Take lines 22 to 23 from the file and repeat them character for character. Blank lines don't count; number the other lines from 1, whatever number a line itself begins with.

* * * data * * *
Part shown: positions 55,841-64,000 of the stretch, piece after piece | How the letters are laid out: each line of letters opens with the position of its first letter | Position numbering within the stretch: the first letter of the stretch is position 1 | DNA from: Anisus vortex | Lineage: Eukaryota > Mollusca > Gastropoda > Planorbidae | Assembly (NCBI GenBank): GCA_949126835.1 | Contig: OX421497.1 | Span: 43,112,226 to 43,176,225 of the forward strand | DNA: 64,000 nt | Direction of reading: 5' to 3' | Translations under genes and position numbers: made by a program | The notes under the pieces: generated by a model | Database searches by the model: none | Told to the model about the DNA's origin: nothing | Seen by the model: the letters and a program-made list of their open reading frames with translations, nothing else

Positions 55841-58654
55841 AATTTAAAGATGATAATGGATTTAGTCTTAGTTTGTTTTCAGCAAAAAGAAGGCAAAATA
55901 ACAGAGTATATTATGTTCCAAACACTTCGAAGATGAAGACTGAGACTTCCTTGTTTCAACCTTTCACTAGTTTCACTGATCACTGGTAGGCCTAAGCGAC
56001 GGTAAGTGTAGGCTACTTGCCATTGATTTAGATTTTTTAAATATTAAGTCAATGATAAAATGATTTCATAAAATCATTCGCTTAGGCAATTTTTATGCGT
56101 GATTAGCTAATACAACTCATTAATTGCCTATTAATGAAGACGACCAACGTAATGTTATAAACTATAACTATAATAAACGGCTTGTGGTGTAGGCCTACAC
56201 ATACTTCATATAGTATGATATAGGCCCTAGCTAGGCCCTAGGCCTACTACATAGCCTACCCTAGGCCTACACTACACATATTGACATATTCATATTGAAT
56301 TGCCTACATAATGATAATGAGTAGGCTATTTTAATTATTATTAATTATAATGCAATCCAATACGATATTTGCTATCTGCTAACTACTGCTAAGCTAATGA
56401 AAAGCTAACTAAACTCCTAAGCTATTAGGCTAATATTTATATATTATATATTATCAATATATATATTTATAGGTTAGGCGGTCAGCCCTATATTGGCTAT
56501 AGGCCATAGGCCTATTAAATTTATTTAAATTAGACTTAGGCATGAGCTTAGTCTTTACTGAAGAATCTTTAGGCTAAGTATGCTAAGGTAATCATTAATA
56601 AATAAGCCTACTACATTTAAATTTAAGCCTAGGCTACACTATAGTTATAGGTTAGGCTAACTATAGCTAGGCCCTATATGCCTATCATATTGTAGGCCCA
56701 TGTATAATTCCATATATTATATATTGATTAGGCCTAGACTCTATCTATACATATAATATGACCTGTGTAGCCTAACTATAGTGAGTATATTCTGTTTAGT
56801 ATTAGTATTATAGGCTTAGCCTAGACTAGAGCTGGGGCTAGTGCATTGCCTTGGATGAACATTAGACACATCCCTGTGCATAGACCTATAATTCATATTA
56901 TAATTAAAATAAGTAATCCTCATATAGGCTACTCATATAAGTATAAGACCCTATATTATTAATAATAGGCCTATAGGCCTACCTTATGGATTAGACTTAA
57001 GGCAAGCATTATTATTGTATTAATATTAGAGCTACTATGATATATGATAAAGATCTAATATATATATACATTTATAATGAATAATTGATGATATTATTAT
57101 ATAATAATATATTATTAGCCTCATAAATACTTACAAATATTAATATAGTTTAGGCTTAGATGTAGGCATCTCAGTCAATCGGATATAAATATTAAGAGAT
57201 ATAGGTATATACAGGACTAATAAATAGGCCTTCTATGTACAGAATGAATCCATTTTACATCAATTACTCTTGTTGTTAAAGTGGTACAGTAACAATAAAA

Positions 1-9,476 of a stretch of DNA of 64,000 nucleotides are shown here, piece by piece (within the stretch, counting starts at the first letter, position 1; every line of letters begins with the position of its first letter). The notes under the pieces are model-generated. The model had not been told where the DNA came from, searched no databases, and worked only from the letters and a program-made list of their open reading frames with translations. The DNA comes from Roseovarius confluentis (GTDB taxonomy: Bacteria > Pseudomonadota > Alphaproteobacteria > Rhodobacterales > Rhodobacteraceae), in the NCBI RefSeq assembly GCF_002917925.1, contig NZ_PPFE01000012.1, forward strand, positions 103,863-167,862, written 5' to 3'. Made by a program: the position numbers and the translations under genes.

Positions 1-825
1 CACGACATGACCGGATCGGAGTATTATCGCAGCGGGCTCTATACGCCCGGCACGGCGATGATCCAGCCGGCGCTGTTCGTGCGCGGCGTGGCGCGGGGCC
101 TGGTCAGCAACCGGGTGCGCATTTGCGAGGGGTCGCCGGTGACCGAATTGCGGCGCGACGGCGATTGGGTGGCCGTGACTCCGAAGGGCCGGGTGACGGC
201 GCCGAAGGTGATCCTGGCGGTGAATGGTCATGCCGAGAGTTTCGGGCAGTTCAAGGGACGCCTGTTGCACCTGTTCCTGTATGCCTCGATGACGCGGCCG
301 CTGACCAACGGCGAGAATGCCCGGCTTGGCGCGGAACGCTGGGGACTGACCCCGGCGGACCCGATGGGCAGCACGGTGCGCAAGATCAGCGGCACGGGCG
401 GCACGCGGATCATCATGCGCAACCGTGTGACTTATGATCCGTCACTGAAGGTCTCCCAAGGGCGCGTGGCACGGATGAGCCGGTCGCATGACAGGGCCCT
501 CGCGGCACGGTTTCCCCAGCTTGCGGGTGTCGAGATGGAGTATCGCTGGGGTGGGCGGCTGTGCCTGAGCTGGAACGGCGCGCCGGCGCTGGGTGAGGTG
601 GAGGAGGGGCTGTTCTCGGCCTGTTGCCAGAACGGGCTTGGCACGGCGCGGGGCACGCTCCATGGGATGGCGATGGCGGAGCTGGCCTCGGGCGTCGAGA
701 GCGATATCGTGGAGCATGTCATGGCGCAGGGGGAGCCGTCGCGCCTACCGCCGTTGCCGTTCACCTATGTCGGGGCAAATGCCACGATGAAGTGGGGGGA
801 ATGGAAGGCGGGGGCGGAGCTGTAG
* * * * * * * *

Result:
201 GCCGAAGGTGATCCTGGCGGTGAATGGTCATGCCGAGAGTTTCGGGCAGTTCAAGGGACGCCTGTTGCACCTGTTCCTGTATGCCTCGATGACGCGGCCG
301 CTGACCAACGGCGAGAATGCCCGGCTTGGCGCGGAACGCTGGGGACTGACCCCGGCGGACCCGATGGGCAGCACGGTGCGCAAGATCAGCGGCACGGGCG